Taking Care of Ferns in the Fall: How to Divide Mature Plants and Store Them for Next Year

4 min

Taking Care of Ferns in the Fall

It’s almost fall, which means it’s time to divide those overgrown ferns and make more beautiful plants for next year.

Some ferns may outgrow their containers, in which case you can just bring them inside for the winter and they will return to full glory the following spring. The result is more fern seeds to sow and nurture, at no cost.

How To Divide Overgrown Ferns

When it comes to dividing ferns, there is no set time during the growing season. However, if you divide in the early fall, new roots will have time to grow before you bring the plants indoors.

There are two major benefits to doing this. For starters, it prepares the ground for a speedy recovery and vigorous early development in the spring among the plants. More importantly, it lets you bring in a considerably smaller number of plants to overwinter successfully. If left unchecked, such ferns can quickly outgrow their designated planting areas.

How To Divide Overgrown Ferns

How to Easily Split and Replant Overgrown Ferns 

Dealing with the fern’s foliage can be the most challenging element of dividing the plant. The simplest approach to counteract this is to get rid of it before you begin the division process.

Trim the fern’s fronds to a length of about two inches from the plant’s base using a sharp set of hedge shears. Doing so while the plant is still in its pot is usually the easiest option.

The plant will survive the trim, but it will seem quite woody and barren for a while. The fern and its root ball must then be dug up and set on the ground with the bottom of the root ball facing up.

Separate the fern’s root ball into quadrants using a sharp shovel or knife. Most ferns whose previous containers were between 8 and 12 inches in diameter can have their root balls split into quarters without losing any of their vitality.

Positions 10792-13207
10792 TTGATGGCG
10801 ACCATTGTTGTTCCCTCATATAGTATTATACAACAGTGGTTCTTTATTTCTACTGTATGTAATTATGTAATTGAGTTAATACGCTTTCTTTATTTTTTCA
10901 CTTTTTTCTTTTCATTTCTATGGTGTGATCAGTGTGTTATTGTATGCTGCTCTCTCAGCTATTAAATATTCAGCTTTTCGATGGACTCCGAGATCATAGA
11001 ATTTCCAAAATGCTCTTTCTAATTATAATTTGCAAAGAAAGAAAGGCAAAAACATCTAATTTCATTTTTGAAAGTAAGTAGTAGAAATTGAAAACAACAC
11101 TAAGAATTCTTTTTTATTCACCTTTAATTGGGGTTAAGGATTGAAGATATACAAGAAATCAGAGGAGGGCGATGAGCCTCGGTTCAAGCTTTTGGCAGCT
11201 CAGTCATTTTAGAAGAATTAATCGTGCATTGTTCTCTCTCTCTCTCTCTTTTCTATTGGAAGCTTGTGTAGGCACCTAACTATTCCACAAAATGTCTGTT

This produces four new plants next year, each of which will eventually be big enough to flourish in a container of the same or bigger size. Plants can be divided in half if you want to grow them into larger pots. The following year, divide the pot into six or eight portions to make smaller containers.

How to Easily Split and Replant Overgrown Ferns
Smaller fern divisions will create smaller first year ferns for the next growing season. These can be perfect for small table top pots on porches and patios.


Put your newly divided plants into their new containers. Remember that ferns like a pot that is not too small or too large.

When choosing a pot, aim for one that is between a third and a half the size of the root ball. Given too much room to roam, ferns will not maintain a compact root ball. Roots may not be able to establish themselves properly, and plants may dry up prematurely.

We recommend using a pot size of 12” to 14” when re-potting ferns. They’re big enough to support the ferns’ growth for at least a year or two, but not so big that the soil area is too great at first.


How to Choose Potting Soil 

Potting soil should be light and well-drained for optimal results when transplanting. Put some of the potting soil mix in the bottom of the planter, then set the cutting, root ball up, in the middle.

Then, add more potting mix to the space around the root ball. While doing so, gently pack earth around the root ball with your hands.

Fill the container to the top with potting soil, making sure that the soil level is even with the top of the fern cutting.

How to Choose Potting Soil
Ferns do not require additional fertilizers beyond good soil

Care Following Transplantation

If you divide your plants in late summer or early fall, you can let them outside to become used to their new surroundings before bringing them inside.

Make sure to water the plants as you would mature ferns. It normally takes around 2–3 weeks for new growth to emerge from the roots and old foliage, though this time frame varies widely depending on the weather and temperature.

When the temperature starts to drop, your ferns need to be protected from the cold as quickly as possible. This involves bringing them inside during the winter when frost or freezing is forecast.

Finding a cold, dark place with indirect light is ideal for overwintering your fern. One of the finest places to overwinter ferns is in a basement with casement or basement windows. When watering plants for the winter, less is more.

Don’t water unless the earth is absolutely dry. During the winter, ferns continue to develop, albeit at a much slower rate.

Bring your ferns outside once the weather warms up in the spring to help them flourish. When frost or freeze is forecast, make careful to move them indoors or otherwise provide enough protection.

You’ll be amazed at how quickly your ferns grow, and you’ll be even happier to have ready-to-go plants without having to spend a dime.

Care Following Transplantation

Like it? Share with your friends!